Dr. Dieter: "Insolenze...vait... vat iz dat veading on zee scopz? Hmm.. it lookz like a microsopikz vack ol..."

    And at this point, the entire mass of the Earth is sucked into a minature black hole the size of a pinhead over a period of 2 microseconds. :)

    Of course, in reality, this is as likely as me winning a superball jackpot lottery, 10'000 timse in a row. But I just CAN'T HELP MYSELF!
  • Ok. Sept 10 plus one day to warm up. Sheeze couldn't they have picked another date for the end of the world?

    Ok, in the Naked Science episode which featured the Large Hadron gizmo they said that some people are concerned that "the micro black holes they create could consume an *entire* city..." then they paused for a short while and added "... and the entire earth!". Love that pause.

    Other than that I got nothing.

  • Cern - (Score:4, Funny)

    by isotope23 (210590) on Thursday August 07, 2008 @02:36PM (#24514769) Homepage Journal

    All yer antimatter is belong to us - Cern

  • OB Futurama (Score:5, Funny)

    by notnAP (846325) on Thursday August 07, 2008 @02:44PM (#24514959)

    FARNSWORTH: So what are you doing to protect my constitutional right to bear doomsday devices?

    N.R.A. MAN: Well, first off, we're gonna get rid of that three-day waiting period for mad scientists.

    FARNSWORTH: Damn straight! Today, the mad scientist can't get a doomsday device, tomorrow it's the mad grad student. Where will it end?

    • by pha7boy (1242512)
      OB Simpsons: But I'm mad now!!! (Homer when he finds out there is a 5 day waiting period to buy a gun)
    • by Gat0r30y (957941)
      I never go anywhere without my LHC to produce microscopic black holes.... for duck hunting
  • by wreave (1282730) on Thursday August 07, 2008 @02:51PM (#24515085)
    Looks like 9 September will be a good day to charge up my HEV suit and sharpen my crowbar...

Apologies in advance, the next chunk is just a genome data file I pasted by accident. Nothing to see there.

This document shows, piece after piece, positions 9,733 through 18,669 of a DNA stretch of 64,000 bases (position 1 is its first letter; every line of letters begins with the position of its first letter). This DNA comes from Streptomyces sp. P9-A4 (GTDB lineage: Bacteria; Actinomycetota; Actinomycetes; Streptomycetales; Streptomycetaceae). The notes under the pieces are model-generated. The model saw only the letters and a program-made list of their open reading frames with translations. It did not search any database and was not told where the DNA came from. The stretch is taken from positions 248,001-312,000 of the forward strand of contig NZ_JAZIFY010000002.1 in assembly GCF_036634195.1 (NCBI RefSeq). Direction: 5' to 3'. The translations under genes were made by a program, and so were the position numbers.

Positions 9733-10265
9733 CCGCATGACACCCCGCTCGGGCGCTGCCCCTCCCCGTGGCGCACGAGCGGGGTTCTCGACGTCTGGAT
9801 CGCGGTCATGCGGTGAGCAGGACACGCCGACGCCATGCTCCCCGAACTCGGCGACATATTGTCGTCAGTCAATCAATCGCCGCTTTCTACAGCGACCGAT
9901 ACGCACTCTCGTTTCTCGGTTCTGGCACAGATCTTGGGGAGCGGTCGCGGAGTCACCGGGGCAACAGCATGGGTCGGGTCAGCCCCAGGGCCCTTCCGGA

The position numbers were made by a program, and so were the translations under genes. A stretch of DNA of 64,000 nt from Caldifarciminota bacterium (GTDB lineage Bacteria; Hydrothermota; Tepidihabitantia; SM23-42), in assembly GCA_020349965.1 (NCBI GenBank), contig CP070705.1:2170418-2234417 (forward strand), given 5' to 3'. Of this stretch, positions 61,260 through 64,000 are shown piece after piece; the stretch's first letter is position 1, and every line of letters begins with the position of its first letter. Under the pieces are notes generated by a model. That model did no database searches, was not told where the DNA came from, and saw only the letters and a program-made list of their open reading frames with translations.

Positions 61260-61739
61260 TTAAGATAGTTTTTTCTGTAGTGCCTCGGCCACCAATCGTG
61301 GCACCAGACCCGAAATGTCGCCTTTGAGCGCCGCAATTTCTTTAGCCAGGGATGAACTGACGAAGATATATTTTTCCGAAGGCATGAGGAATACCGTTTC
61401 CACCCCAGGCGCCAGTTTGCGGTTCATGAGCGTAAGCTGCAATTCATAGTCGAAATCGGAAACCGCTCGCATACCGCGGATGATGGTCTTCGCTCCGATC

• I'll actually be at some company called Aperture Science that week doing some volunteer tests, so I should be nice and safe there. They supposedly even have cake.

  • Dr Ray Stantz: You know, it just occurred to me that we really haven't had a successful test of this equipment. Dr. Egon Spengler: I blame myself. Dr. Peter Venkman: So do I. Dr Ray Stantz: Well, no sense in worrying about it now. Dr. Peter Venkman: Why worry? Each one of us is carrying an unlicensed nuclear accelerator on his back.
  • by ChangeOnInstall (589099) on Thursday August 07, 2008 @02:53PM (#24515149)

    HTTP 599
    Service Permanently Unavailable

    The server you are trying to contact has crossed the event horizon of a black hole.

  • Large Hadron Collider Goes Live September 10th

    Sorry, I keep seeing:

    Large Hard-on Collider Goes Live September

    It's really sad that my sense of humor has not progressed since junior high school. *sigh*

  • There is no conflict between the two dates. Aug 9 is an injector test and Sep 10 is when they test the main ring.
  • by Xian97 (714198) on Thursday August 07, 2008 @02:59PM (#24515305)
    A red crowbar has been sent to CERN in anticipation of the LHC particle accelerator going online.

    http://www.destructoid.com/reddit-sends-crowbar-to-scientists-to-protect-against-headcrabs-98281.phtml [destructoid.com]
  • Advice to the scientists: When you first get back up after the explosion, make sure to stay away from the lip of the pit one screen to your left.

  • by itsybitsy (149808) on Thursday August 07, 2008 @03:01PM (#24515341)
    Darn the LHC is only number eight on the list. http://www.livescience.com/technology/destroy_earth_mp-1.html [livescience.com]

    Sucked into a microscopic black hole